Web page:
They came in their thousands in anticipation of history being made. After Muttiah Muralitharan shattered those hopes, they contented themselves with raucous chants in appreciation of Sachin Tendulkar. Later in the day, they even booed the Indian captain before a shower of mighty sixes put smiles back on sunburnt faces. In the midst of this emotional rollercoaster, few would have realised that they had possibly witnessed a moment or three of history anyway - today might have been the last time an Indian crowd saw, in a Test, the trio that did as much as anyone else to defeat the strongest team of the era in 2001.
Tendulkar, Rahul Dravid and VVS Laxman have played 183 home Tests between them, scoring 13,665 runs and 37 centuries. They also have a combined age of 107 and, with few countries actually adhering to the Future Tours Programme, there might be no home Tests before the World Cup in 2011. Next year's series against South Africa will feature only ODIs and it's hard to see much enthusiasm on the part of the BCCI for a tour by New Zealand just three months before the first ball is bowled at the World Cup.
While all three could still be around in the summer of 2011, Father Time has a habit of tapping you on the shoulder when few expect it. Matthew Hayden and Adam Gilchrist gave it away before most expected them to, while Michael Vaughan didn't even play another Ashes Test after the high of 2005. If a combination of itineraries, ageing limbs and satiated minds ensure that the three are not seen in tandem again, those present at the CCI on Friday will look back with special fondness.
It was also that rarest of days when all three went past 50 without going on to complete a century. There was still a fair bit to savour, though Dravid added only 12 to his overnight total before chasing a wide one from Chanaka Welegedara. It was a rare lapse from a man whose powers of concentration down the years have been second to none. Batting alongside far more flamboyant individuals, Dravid quickly realised that it was better to have his own niche than be a poor replica. His solidity gave those around him the freedom to express themselves, knowing that all was not lost even if they departed.
Tendulkar began as though he meant to match Sehwag in the shot-making stakes, paddling Murali twice for four and pulling Rangana Herath with precision and power. Over the years, the paddle has become his signature stroke against the slow bowlers, and few have played it with anything like the same effect. While fans from a previous generation might yearn for a glimpse of the marauder who took on Shane Warne, the new-age Tendulkar has excelled at playing the percentages and eliminating risk.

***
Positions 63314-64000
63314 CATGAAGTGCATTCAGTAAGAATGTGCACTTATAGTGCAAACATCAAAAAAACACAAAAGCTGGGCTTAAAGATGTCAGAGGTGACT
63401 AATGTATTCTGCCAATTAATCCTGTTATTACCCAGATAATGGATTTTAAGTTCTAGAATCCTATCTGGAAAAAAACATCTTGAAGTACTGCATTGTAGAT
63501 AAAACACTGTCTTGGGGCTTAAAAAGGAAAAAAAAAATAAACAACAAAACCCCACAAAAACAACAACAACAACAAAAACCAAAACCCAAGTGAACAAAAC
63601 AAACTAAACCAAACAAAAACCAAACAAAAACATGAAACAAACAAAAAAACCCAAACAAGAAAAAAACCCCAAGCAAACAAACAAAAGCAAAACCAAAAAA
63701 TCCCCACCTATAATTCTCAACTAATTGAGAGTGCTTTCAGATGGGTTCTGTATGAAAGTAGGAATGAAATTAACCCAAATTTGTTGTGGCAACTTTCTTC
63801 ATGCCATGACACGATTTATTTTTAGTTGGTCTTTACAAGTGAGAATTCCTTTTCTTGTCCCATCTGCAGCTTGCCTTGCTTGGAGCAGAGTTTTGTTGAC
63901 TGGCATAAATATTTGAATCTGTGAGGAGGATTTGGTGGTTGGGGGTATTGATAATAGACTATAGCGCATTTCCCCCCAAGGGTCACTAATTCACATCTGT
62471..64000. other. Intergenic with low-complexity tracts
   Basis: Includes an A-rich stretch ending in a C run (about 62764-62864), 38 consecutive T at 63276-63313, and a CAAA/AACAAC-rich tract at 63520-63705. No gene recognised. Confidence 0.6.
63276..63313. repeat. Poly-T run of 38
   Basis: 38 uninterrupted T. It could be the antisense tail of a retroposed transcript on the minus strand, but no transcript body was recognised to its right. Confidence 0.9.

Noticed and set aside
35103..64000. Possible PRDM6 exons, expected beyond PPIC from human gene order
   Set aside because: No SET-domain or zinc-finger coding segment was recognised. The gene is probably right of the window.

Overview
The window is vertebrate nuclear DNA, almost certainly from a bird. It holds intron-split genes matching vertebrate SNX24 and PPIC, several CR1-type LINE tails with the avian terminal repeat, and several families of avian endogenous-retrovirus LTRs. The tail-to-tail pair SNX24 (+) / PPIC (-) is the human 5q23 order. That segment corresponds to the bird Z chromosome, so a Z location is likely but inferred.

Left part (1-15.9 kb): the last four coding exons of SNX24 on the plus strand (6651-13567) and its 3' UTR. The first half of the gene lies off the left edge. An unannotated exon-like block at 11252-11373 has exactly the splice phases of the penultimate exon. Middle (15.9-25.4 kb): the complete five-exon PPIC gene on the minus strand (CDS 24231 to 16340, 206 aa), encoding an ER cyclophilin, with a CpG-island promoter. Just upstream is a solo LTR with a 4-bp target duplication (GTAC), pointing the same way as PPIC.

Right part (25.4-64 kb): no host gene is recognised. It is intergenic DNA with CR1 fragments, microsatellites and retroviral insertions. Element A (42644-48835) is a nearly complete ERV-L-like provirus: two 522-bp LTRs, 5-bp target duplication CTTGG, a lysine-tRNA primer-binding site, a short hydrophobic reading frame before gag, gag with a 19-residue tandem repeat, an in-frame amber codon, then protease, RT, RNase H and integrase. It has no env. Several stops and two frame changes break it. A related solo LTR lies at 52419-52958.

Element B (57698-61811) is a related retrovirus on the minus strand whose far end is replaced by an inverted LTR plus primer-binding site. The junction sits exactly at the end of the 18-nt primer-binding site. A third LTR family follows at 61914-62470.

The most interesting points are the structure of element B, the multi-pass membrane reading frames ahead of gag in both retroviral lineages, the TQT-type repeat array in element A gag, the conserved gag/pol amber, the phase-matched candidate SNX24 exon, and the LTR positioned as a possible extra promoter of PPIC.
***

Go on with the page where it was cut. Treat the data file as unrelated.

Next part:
Laxman, he of the inside-out drives through cover out of the rough - remember Eden Gardens? - started hesitantly, and as he struggled to find the gaps, the run-rate dropped drastically. Not that scoring was easy. Murali was bowling to a 2-7 field, with a leg slip, two men either side of square leg, two short midwickets, a deep midwicket and a mid-on. Though he once lofted Murali over that phalanx of men, the pressure eased only once the new ball was taken, with a punchy back-foot drive off Nuwan Kulasekara.
It was a different story after lunch. Tendulkar departed, bowled by a lovely off-cutter, but Laxman found the rhythm that can make him so irresistible to watch. Apart from Mohammad Azharuddin, it's hard to think of an Indian batsman whose timing has been so exquisite, and after the interval, he scored at a run a ball before Murali enticed him down the pitch to get his reward in the shape of a miscue. A cracking square-cut off Welegedara and a peachy cover-drive off Kulasekara were the pick of the shots he played, and his fluency was instrumental in India getting back on track after a dour phase of play.
It's hard to put into words what these three men have contributed to Indian cricket. Who'll ever forget Tendulkar's assault on Warne in Chennai in 1998, or the way he repeatedly upper-cut him for four at the same venue three years later? As for Laxman and Dravid, they have the greatest Lazarus act in the history of the game to their credit. It's also a measure of their quality that each has performed impressively abroad, being pivotal in famous triumphs at venues as far apart as Adelaide, Sabina Park and Headingley.
If, as the Rolling Stones sang, "this could be the last time", what wonderful memories they leave behind, of both victory and heartbreak: Tendulkar trudging off forlornly at Chepauk in 1999 having taking India to the very brink, Dravid emerging from the worst slump of his career with a typically gritty century in the Mohali gloom last December, VVS saving a Test against New Zealand when it appeared that Daryl Tuffey might be able to do what even Sir Richard Hadlee hadn't.
The other member of the famed quartet, Sourav Ganguly, exited stage left a year ago. And it's not excessive to say that Virender Sehwag joined that elite band a while ago. But these three men hark back to an earlier age, a time before IPLs and mega endorsements and dodgy agents. They have not only excelled on the pitch, but been marvellous role models off it. Humble, polite to a fault, courteous and admired by the opposition wherever they played. Something tells you that they'll never be replaced.